Technology

N3: Bringing Order to Online Video


Next New Networks aims to emulate the success of cable TV programming by creating new content, building an audience, and attracting advertising dollars

One recent Friday evening, Herb Scannell, the former MTV Networks (VIA) chairman who turned Nickelodeon into a powerhouse, was heading home when he poked his head into a room that was being remodeled for his growing New York company. He stopped short. An employee was handcuffed to a chair, while another stood over him, a naked light bulb swinging behind them. Corporate security run amok? Nope, just the filming of a parody interrogation to run on Scannell's new online video startup, Next New Networks.

Next New Networks, or N3, is part of an emerging group of companies that are attempting to create a kind of TV network for online videos. By pulling together elements of video blogging, audience submissions, and a big dollop of branding, the ad-supported N3 plans over the next three years to build a network of 100 super-niche channels on everything from news to pets. To start, this new Internet take on the TV studio system—N3 launches on Mar. 8—will feature six channels on subjects ranging from do-it-yourself clothing to comic book news.

Short and snappy, some of the channels' 3- to 11-minute shows combine hired hosts and audience video submissions. Others are mostly clips submitted by viewers, such as car chases, that N3 mashes into edited shows with its own videos. N3 is also scouting talented bloggers or video bloggers and hiring them or licensing their content. Just don't expect to see shows with $1 million-per-episode production budgets. This is programming that resides squarely within the tradition that's emerging online: low-budget shows that get made with audience help.

Market Mingling

Behind this effort is a high-powered crew assembled by Fred Seibert and Emil Rensing and funded with $8 million from venture funds Spark Capital and Benchmark Europe, and individuals including MTV co-founder Bob Pittman. Seibert helped create the notion of branding cable channels through his work launching MTV, and he turned around Hanna-Barbera by creating new cartoon series such as Dexter's Laboratory and The Powerpuff Girls. Rensing, an early America Online employee, met Seibert during the dot-com days. In 2006 they launched two online video series: VOD Cars, a podcast that mashes together car clips, and Channel Frederator, a cartoon podcast.

N3 is a bid to make sense of digital video's Wild West for viewers and advertisers alike. To find original videos online now, video addicts must troll through a sea of clips at YouTube (GOOG) or MySpace (NWS), or work to uncover standout original video series, such as Ask a Ninja or Ze Frank, that run daily or weekly. Advertisers, meanwhile, are trying to figure out whether it makes sense to market on niche video blogs. And they're grappling with how to target the right audiences on mass sites where a video of a teenage brawl sits next to a clip of a sleeping kitten. "This is what is needed, bringing order out of chaos," says Art Sindlinger, a vice-president at ad agency Starcom USA.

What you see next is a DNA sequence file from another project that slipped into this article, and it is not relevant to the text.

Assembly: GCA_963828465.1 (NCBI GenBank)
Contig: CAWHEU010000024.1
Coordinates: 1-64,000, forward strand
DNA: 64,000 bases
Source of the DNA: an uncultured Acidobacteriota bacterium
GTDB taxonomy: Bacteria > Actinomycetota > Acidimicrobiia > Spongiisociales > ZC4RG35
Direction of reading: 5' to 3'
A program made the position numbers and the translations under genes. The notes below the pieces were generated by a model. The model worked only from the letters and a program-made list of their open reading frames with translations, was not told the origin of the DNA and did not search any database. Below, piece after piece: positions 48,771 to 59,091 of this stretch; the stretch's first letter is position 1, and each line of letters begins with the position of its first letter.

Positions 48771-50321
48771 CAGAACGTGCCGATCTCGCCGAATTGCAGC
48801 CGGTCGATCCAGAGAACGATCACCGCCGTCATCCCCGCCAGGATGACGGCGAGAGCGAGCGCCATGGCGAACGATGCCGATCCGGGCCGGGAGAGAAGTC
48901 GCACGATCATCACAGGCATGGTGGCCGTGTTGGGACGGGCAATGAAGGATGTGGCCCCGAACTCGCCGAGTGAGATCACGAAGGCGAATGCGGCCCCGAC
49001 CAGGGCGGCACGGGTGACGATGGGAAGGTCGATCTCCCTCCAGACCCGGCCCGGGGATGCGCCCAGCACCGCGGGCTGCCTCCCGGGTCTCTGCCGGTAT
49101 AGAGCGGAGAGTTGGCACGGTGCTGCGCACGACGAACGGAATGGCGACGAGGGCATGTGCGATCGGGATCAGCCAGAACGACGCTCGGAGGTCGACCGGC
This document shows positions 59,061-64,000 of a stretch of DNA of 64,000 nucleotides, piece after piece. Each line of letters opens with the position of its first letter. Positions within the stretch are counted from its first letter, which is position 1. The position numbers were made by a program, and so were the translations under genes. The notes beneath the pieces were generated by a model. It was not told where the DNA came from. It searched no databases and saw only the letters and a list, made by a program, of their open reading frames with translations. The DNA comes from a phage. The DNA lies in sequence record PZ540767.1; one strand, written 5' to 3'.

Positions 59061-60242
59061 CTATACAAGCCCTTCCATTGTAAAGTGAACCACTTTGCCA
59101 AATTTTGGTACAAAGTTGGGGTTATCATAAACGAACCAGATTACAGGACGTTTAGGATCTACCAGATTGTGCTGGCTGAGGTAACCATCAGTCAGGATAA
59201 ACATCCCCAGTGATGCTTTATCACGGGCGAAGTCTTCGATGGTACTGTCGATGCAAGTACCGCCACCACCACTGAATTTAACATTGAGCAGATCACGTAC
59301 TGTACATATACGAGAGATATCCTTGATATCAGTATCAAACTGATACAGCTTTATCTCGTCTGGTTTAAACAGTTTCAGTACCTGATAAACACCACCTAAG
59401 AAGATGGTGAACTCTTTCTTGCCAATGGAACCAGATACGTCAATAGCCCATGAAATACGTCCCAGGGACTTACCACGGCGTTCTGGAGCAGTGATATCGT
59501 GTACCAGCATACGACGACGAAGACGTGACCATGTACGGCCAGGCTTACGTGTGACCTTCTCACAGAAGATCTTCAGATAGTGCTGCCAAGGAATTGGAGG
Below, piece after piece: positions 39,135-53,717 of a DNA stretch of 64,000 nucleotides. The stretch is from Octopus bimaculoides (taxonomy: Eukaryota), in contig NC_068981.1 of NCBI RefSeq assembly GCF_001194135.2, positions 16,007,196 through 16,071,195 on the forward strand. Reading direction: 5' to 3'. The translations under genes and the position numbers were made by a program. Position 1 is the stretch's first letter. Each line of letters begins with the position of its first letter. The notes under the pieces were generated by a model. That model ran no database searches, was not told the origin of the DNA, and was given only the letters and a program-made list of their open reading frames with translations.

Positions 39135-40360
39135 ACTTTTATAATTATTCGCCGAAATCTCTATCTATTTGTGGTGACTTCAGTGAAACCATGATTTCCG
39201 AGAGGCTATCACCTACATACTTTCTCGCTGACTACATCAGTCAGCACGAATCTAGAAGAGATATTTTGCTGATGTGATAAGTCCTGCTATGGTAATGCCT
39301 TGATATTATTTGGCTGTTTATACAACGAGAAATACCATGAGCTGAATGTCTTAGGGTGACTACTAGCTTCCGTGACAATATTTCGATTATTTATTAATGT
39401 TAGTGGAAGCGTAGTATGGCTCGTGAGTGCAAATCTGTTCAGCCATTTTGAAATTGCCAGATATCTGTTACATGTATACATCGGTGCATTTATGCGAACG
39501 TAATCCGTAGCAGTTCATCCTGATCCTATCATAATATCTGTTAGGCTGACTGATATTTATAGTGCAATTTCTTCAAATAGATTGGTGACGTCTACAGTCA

Inspired by the popularity of pioneering online video shows, N3's creators hit on the idea of creating a broad network. But they knew they needed a team that combined TV programming smarts and Internet community knowhow. Seibert wooed Scannell, who launched the popular Dora the Explorer and Spongebob Squarepants franchises. After 26 years in TV, Scannell was eager for a return to the excitement of cable TV's early days, when creators could break out. Seibert also tapped Jed Simmons, who ran the Sundance Group, while Rensing brought in Tim Shey, who last year started consulting with video bloggers after a stint working at Rocketboom. "We're taking the essence of video blogging and applying more dependability and branding," Seibert says.

Work in Progress

For all its promise, N3 has plenty to prove. It will essentially be creating a market from scratch. Though Internet video marketing is expected to grow to $4.1 billion by 2011, indie video series have had little success attracting steady advertisers. To make advertising work, N3 has to create new types of ad formats and mechanisms for tracking the videos with which they air. That will mean developing everything from two-second spots to devising a way to insert marketers' videos into their show mashups. And they are developing dashboard-like systems so that they can track their different audiences and metrics across a variety of sites, including YouTube and Joost, the new video service from Skype's (EBAY) founders.

N3's founders will also keep their machine humming by figuring out how to cultivate a community and package submissions into video podcasts on a mass scale. And they will need to experiment with a wide variety of shows and community-building to attract a hefty audience. "It's the first minutes of this new medium, and we don't know how this model is going to work," says Jeff Jarvis, a media consultant who recently started two new video series of his own. But increasingly, Internet TV networks are where innovation is happening. And N3's principals readily admit that their venture is the definition of a work in progress, the kind of project that's at the heart of their goal: to play a role in the birth of Internet TV.

Green is an associate editor for BusinessWeek .

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